Houses of Parliament -- Audio tour review
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This is the only event that I haven't yet done at the Houses of Parliament — a Saturday audio tour. I've done everything else that a tourist can do — I've climbed up Big Ben, been to see the PM at PMQs, fell asleep in the House of Lords, seen the protesters banging pots outside, seen the Queen at the State Opening of Parliament — this is the last one. So after this they should give me a badge or a balloon to mark my achievement... maybe put a statue of me up in Parliament Square. Yeah, that's a good idea. Knock down Abraham Lincoln and put me up there instead. What did he ever do for London? I bet he never went on a Saturday tour of Parliament — twice. I bet he never had to sit listening to Neil Kinnock droning on in the House of Lords for two hours. If anyone deserves a statue it's me.
I've already written about the Saturday tour once already so I don't want to bore you with the same stuff twice (I'd rather bore you with some new stuff), so have a quick read of my review before you start on this one, because the rooms you see inside are identical. The Saturday guided tour and the Saturday audio tour are exactly the same — the only difference is that you get a live guide on the first one, whilst the audio tour makes you stroll around on your own with some headphones.
I should add a little caveat to that... because sometimes the tour route is shortened when they are using the rooms. If you visit the week before the State Opening of Parliament, for example (like I did), then you'll miss out all of the Royal stuff from the Norman Porch through to the Royal Gallery. Unfortunately that includes some of the best-looking rooms in the building, so you might want to give them a ring before you book. (I still think it's worth attending even without these rooms, but you'll definitely be missing out a fair-sized chunk.)
I quite enjoyed the audio tour because you get to walk around Parliament unaccompanied. Obviously you can only stick to an allowed route though -- it's not a complete free-for-all (if you jump over the ropes then the police will probably pump about a hundred bullets in you). But it does make you feel quite important having a wander around the corridors whilst everyone else is being shepherded around by the tour guide. You can pretty much avoid the big tour groups if you don't mind varying your walking pace a bit. The politicians desert the House at the weekend you see, so there's nobody there apart from the guards and the guides and the groups and the cleaners, plus a few suited staff pottering around to check you're not misbehaving.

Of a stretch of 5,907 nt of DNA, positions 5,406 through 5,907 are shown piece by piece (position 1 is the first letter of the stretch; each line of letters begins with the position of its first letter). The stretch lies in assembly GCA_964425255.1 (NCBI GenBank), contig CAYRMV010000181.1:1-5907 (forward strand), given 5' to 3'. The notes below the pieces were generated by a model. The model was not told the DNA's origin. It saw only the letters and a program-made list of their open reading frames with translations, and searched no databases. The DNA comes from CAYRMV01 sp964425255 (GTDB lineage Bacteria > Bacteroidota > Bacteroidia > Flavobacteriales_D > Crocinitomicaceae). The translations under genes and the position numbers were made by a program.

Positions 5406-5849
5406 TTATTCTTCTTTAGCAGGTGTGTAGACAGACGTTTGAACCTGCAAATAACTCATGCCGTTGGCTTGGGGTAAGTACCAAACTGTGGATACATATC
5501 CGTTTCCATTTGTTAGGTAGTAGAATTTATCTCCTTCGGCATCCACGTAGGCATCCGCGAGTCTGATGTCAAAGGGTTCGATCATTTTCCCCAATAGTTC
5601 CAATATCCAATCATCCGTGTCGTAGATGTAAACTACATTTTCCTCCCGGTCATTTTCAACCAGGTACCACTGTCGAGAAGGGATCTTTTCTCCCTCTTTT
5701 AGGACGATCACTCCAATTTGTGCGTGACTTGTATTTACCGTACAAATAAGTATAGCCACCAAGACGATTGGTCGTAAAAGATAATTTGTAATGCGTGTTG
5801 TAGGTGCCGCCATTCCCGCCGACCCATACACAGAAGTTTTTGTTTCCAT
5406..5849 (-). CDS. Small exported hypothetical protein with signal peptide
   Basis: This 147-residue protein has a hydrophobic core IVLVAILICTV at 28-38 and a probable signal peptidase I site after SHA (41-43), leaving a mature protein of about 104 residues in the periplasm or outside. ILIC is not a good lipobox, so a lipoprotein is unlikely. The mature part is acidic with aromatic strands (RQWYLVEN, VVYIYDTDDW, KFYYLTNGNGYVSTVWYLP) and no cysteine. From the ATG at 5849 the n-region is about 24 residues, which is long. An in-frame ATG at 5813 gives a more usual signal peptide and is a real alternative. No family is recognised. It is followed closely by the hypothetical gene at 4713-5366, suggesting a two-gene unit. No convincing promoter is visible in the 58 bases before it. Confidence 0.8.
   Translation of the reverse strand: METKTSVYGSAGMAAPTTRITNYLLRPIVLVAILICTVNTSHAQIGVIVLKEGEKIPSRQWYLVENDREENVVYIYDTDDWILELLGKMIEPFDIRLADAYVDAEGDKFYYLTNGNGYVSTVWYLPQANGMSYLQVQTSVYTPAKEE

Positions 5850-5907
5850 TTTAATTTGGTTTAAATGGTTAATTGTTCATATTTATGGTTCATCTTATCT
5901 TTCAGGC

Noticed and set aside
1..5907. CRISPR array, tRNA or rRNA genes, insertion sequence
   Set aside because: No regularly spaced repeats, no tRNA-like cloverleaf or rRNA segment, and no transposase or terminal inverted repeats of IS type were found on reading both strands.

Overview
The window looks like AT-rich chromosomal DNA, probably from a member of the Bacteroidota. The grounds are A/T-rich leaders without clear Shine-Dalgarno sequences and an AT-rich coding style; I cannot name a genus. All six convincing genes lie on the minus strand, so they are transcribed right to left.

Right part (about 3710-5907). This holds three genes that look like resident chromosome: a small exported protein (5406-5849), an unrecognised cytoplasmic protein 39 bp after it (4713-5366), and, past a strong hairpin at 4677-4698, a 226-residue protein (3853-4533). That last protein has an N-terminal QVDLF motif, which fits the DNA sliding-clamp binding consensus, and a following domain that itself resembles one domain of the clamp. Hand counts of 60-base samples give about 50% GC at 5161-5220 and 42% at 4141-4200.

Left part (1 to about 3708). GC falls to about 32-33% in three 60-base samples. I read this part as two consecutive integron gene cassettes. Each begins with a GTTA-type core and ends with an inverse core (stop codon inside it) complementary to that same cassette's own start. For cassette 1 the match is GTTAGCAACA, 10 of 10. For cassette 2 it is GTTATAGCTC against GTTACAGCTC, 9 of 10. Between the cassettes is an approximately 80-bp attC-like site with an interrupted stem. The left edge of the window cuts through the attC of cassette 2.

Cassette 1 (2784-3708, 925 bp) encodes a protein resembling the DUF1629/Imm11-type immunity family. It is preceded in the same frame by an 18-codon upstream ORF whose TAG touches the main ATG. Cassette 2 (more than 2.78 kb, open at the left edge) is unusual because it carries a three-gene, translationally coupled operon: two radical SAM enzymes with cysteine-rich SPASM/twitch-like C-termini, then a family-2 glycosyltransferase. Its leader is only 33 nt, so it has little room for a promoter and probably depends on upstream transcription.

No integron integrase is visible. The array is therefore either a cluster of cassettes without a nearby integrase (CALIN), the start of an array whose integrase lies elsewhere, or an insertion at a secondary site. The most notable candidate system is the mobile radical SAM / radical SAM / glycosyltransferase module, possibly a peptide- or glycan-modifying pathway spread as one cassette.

I ended up listening to every single word of the audio guide and you get lots of extra detail that is not included on the guided tour. There are some sections on the State trials in Westminster Hall, for example (about William Wallace, Guy Fawkes and Charles I), and some interesting info about the 1834 fire. I also learnt a lot about St. Stephen's Hall that I never knew before. But whether you actually find any of this stuff interesting is another matter entirely, of course — not everybody is going to enjoy a ten minute monologue about the workings of the Commons and the Lords. But at least it gives you a reason to sit down and look around the rooms for a while — something that you don't have time to do on a guided tour.
So that's about it... I apologise for this short review but you really need to read the other one first, because that's where I describe the route and all of the rooms. The two routes are identical -- literally!
But before I go, let me just give you the answer to the most important question: which one is better, the guided tour or the audio tour?
Well... I think I'd definitely recommend the guided tour to a tourist — simply because it's a lot easier being led around by someone and listening to what they have to say. But on a personal level I think I prefer the audio tour. I've already done the guided tour about ten million times so it makes a nice change being able to walk around the place on my own. You also get a bit more time to stop and look at the walls and windows. But on the other hand... if you don't speak decent English then you can get another language on the headphones, which might be quite handy.
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